August 9, 2011
From LibraryThing early reviewers program:
Tea of Ulaanbaatar opens on a simple thought, a fulfilled desire that seems rather ordinary: the main character, Warren, finally remembers a poem that had alluded him for months. The narrator observes it’s ironic that Warren has remembered at precisely that moment, but we don’t really appreciate just what the narrator has revealed at the start of this novel until we have traveled its pages. What a journey that turns out to be.
Tea of Ulaanbaatar is set in the capital city of late 20th century Mongolia and features Peace Corps volunteers posted there. A Peace Corps mission to a strange place may suggest an epic saga of heroic efforts and commonplace miracles to cheer. That the mission takes place deep within Central Asia, in a land that anthropologists tell us peopled continents (Asia, Americas, Europe) and where historians tell us the world’s first empire originated, may suggest soaring reveries on the spacious and harsh natural beauty of Mongolia and its people. There is a chance it may be a 21st century pastoral novel. But I suppose if life were that simple, adults would remain satisfied with children’s picture-books and picturesque travel guides. For even though Ulaanbaatar, Mongolia provides the occasion and the setting for the novel, the physical place is not the focal point of this hellish ride. Rather, the extreme conditions and culture shocks are existential, psychological, and interior.
The writer has given us a sharp narrator to guide us through the hell Warren and his companions experience. On the surface, there are plenty of drugs and drink, inexplicable violence, and blunt descriptions of sex acts and sexual attitudes in this novel, all of which escalate as the narrator unfolds his story. The narrator remains with Warren throughout the novel, and in certain passages, the narrator and Warren seem to morph together. But for the most part the narrator seems like an additional character in the novel–and is perhaps the wisest and most likable character in this novel. The narrator is clear and brutal about what he reveals and when, and it seems he redeems Warren only because he likes him. The narrator is a keen observer of the other characters, sympathetic to some (a couple of whom seem undeserving of sympathy) and quite cruel with others–just as we all-too-human humans are. The narrator comes to the novel knowledgable beyond what he shares with us: he is the character whose survival is most assured in this precarious place.
Another reviewer of this novel has noted its noir style, and I agree with that impression. The writer has skillfully woven noir elements throughout with a craft that reminded me of Nathanael West’s devastating Miss Lonelyhearts. As the narrator tells it, there are no heroes in Ulaanbaatar–this ruined (and ruinous) city strewn with grimy bars, broken people and animals, and crumbling buildings, which from a different perspective could convey a nostalgic charm. There are only anti-heroes in Ulaanbaatar.
Warren and the others exist in a state of utter disillusionment, or complete despair, where hardly anyone has any empathy for the suffering of others. That said, at times Warren seems troubled by his own lack of empathy, and in classic noir fashion, Warren clings to a hope that an earlier romantic love may save him, no matter how slim those chances seem (it maybe this that endears Warren to the narrator). As it frequently does, disillusionment verges into black comedy–in particular during the scenes involving the whacked-out supervisor of the Peace Corps volunteers. Yeah, we laugh so we won’t cry. Warren embarks on a never-ending quest for spiritual wholeness through experiences that must be jacked-up because nothing really overcomes his dread. Neither the mystical tea of the title, nor sex, criminal transgressions, violence to self and others, or sublime hallucinations on the steppes of Mongolia can overcome such malaise.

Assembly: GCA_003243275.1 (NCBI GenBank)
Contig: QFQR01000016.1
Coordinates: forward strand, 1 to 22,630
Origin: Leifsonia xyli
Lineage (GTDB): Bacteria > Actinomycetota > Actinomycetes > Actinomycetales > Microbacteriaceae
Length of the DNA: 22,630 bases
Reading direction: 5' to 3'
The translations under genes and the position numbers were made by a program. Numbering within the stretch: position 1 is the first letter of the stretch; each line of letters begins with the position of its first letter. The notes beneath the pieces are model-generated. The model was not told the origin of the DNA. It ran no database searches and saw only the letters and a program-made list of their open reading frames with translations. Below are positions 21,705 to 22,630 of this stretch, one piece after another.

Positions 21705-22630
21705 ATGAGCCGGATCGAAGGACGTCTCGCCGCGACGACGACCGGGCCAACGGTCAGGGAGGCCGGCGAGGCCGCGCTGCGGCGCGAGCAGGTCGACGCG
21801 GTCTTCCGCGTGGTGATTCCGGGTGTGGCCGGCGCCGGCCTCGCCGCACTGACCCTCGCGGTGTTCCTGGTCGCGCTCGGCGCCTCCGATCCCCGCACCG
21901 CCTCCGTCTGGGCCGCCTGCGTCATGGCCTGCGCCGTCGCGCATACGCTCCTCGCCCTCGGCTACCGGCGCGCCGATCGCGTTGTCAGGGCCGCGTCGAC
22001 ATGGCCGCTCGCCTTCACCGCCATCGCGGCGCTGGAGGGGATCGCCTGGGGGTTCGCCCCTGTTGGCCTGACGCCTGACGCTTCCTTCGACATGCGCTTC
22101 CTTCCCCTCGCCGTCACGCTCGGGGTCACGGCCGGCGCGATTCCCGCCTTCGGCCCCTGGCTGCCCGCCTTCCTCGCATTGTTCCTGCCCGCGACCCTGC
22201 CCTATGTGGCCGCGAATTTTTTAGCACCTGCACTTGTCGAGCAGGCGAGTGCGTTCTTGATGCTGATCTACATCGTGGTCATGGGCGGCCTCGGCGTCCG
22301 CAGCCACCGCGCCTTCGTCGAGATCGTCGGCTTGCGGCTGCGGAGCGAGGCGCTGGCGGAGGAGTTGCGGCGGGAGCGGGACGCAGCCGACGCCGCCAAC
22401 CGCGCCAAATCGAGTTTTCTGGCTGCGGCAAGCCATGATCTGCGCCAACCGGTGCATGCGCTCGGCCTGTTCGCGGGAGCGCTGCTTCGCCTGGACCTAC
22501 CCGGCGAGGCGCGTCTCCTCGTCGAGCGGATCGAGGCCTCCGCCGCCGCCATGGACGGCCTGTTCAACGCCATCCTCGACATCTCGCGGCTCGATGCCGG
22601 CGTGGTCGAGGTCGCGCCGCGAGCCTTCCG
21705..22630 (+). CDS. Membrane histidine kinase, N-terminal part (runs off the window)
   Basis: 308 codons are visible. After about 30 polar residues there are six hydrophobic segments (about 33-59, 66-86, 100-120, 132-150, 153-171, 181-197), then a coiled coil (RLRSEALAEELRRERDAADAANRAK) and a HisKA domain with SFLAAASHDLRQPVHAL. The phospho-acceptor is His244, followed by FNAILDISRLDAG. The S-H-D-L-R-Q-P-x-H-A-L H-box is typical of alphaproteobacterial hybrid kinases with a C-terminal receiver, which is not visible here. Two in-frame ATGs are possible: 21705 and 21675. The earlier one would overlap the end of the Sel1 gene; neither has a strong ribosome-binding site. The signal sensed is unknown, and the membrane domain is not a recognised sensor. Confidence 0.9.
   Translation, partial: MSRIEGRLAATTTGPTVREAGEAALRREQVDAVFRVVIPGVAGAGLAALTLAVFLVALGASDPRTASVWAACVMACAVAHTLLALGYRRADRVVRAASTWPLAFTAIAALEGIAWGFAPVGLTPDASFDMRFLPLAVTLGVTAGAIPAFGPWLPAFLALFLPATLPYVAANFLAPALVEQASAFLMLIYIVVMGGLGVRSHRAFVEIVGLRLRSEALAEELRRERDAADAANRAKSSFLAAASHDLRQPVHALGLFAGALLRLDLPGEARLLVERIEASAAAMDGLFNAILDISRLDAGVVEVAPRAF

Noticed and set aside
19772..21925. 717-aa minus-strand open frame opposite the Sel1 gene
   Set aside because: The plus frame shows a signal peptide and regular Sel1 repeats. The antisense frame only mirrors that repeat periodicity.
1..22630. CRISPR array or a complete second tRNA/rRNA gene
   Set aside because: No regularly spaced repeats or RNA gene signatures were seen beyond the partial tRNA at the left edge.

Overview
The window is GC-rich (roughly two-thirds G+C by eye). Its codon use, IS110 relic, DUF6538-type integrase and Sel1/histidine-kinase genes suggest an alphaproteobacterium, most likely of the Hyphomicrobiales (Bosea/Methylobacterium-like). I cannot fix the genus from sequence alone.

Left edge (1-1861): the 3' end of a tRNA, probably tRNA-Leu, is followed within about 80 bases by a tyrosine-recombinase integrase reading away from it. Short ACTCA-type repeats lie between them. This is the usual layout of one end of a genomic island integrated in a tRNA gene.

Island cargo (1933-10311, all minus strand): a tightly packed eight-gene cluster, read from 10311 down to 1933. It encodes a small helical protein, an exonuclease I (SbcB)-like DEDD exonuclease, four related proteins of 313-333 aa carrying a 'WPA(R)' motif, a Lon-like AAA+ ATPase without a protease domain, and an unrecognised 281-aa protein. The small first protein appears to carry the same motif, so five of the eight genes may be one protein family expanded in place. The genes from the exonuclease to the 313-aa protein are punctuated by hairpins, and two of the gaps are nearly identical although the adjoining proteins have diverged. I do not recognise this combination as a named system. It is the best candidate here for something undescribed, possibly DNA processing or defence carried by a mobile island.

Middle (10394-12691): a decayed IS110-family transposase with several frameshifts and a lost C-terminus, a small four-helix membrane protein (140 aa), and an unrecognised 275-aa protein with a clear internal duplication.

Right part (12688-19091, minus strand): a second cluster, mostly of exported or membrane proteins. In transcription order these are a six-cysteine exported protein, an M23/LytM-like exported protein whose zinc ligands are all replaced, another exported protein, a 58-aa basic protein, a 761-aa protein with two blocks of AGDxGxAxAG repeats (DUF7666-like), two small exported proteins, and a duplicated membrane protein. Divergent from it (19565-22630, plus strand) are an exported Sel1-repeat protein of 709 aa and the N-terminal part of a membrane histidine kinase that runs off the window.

Claustrophobia permeates the novel and engulfs everyone, including the narrator and the reader. Although Warren moves around within the city and beyond, and the novel has exacting description of action, there is an overall sense of confinement, of being trapped, throughout the novel. In the second scene of the novel, Warren and the other Peace Corps volunteers are locked in the airplane that brought them to Mongolia and they believe they will suffocate. Two women even hit the aisle floor, they feel so trapped. This claustrophobia the Americans feel right after arrival will never leave them no matter where they go or what they do in Ulaanbaatar, and it never leaves the narrator, focused as he is on Warren’s thoughts, actions, and desires.
The overall claustrophobic effect reminded me very much of the claustrophobic effect I have always felt structured Erich Remarque’s All Quiet on the Western Front. For it’s as if the narrator of Tea of Ulaanbaatar has landed in a maze of trench warfare. And where the narrator lands, so too does the reader. It’s an astonishing effect considering the expansiveness and openness one might imagine when one encounters a novel about a Peace Corps mission abroad. I suppose we would rather like to imagine the vastness of the world opening before young, idealistic individuals on well-meaning missions to stricken places and desperate people. The novelist has reminded us that life is never that simple.